The other key point that testing events can show you is what role an online event might play, when and for whom, in your recruitment cycle. Take note, these aren’t always as expected. It’s key that you keep a clear path tracking your promotion, targeting, timing, and what happens during the event. Unsurprisingly, around clearing you’re likely to see a lot of new leads that you’re not aware of already, often joining the event on the day if you’re promoting it right across your channels and web pages. Many international students may use a virtual experience to help understand more about you before booking travel or even visiting an open day at all. Postgraduates may use it more as a final step to understand some specific details, around a module for instance. The possibilities can be specific to the course, your institution and the timing within the cycle. You need to know what you’re trying to achieve through holding a virtual experience and this could change with the same group. 

For example, you may want to use online events before UCAS fairs to try and reach some students for whom you are a very long-list option at this stage, you then may follow up from the fairs with something student-led about life on campus or in your city, as a conversion tool to get them to an open day, then later in the cycle, some webinar type content, or something with alumni and careers to get into that top five on the UCAS form and ultimately a top two choice. Conversion then, may be another point you want to influence, and so you’ll be aiming to maintain students’ interest with very competitive courses right up to enrolment.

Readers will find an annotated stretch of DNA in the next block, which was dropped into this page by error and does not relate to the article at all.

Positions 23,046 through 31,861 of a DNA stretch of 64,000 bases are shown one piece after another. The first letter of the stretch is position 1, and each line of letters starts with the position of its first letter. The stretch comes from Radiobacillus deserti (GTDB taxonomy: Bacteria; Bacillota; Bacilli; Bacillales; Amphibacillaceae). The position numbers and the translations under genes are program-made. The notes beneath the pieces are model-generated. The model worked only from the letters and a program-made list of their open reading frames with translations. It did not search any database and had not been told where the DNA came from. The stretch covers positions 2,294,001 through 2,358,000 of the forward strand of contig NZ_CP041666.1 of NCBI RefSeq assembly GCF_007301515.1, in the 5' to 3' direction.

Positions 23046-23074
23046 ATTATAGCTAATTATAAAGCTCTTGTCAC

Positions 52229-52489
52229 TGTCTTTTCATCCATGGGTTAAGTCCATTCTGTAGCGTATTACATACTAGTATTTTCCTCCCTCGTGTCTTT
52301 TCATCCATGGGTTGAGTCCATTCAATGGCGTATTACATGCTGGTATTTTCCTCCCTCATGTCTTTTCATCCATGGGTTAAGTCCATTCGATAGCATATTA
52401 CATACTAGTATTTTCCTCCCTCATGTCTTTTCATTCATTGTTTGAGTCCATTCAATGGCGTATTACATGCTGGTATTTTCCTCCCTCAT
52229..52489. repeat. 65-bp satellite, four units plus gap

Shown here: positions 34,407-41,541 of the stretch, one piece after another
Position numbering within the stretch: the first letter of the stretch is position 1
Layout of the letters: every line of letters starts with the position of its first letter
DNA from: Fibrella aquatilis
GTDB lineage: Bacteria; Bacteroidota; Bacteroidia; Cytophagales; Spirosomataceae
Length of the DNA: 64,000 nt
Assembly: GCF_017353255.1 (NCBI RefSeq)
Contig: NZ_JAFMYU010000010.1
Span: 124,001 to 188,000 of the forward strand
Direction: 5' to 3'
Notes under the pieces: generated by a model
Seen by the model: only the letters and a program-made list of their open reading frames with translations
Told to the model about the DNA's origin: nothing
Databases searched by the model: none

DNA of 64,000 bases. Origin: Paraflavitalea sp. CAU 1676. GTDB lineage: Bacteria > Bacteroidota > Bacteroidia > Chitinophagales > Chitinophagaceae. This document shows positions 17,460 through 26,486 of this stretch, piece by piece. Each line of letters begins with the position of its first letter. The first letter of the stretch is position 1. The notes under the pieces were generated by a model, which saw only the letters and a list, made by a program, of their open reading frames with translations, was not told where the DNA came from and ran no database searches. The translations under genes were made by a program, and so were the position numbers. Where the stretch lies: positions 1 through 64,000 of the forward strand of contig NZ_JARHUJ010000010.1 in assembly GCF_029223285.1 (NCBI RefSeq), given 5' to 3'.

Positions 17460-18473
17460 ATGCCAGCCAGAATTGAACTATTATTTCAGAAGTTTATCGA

There are endless opportunities. But, don’t panic; trying out small and simple pilots can help inform how you use online experiences to support your student recruitment strategy, from CRM through to digital advertising. And by keeping things targeted you can really evolve what you do as you learn more about how students like to engage with your institution.  


Top things to think about…

Asking questions online comes easy to Generation Z: in so many walks of their lives they are used to online communities so you’ll find it comes easily to ask questions online – perhaps more so than in person or formally. However, the majority will tend to be ‘watchers’ rather than ‘interactors’ – for these you do need to think about shaping some content into conversation so that you keep covering the information they are most likely to need (check your info@ inbox, student surveys or focus groups to ensure you map out the right content for the group you’re targeting).

Existing and new crowds: online experiences can help engage an audience you’ve already been speaking to so think about your CRM, digital remarketing and integration into conversion activity. But also, you’ll likely attract a wave of new faces, and you need to think about how you’re promoting, reminding and engaging these audiences as well as highlighting the event/activity on the day. All of this helps to inform you who’s using it and how, which helps you improve your use of the experience within the cycle. 

Keep it simple: if it’s not easy to sign up, flip between content, spend a short time getting relevant information, or drop back in, you’ll lose people. As well as tracking who’s attending, build a picture of who isn’t, or when they drop off. Again, all of this helps to tell you how to improve your next activity or perhaps how to better focus it on a specific group.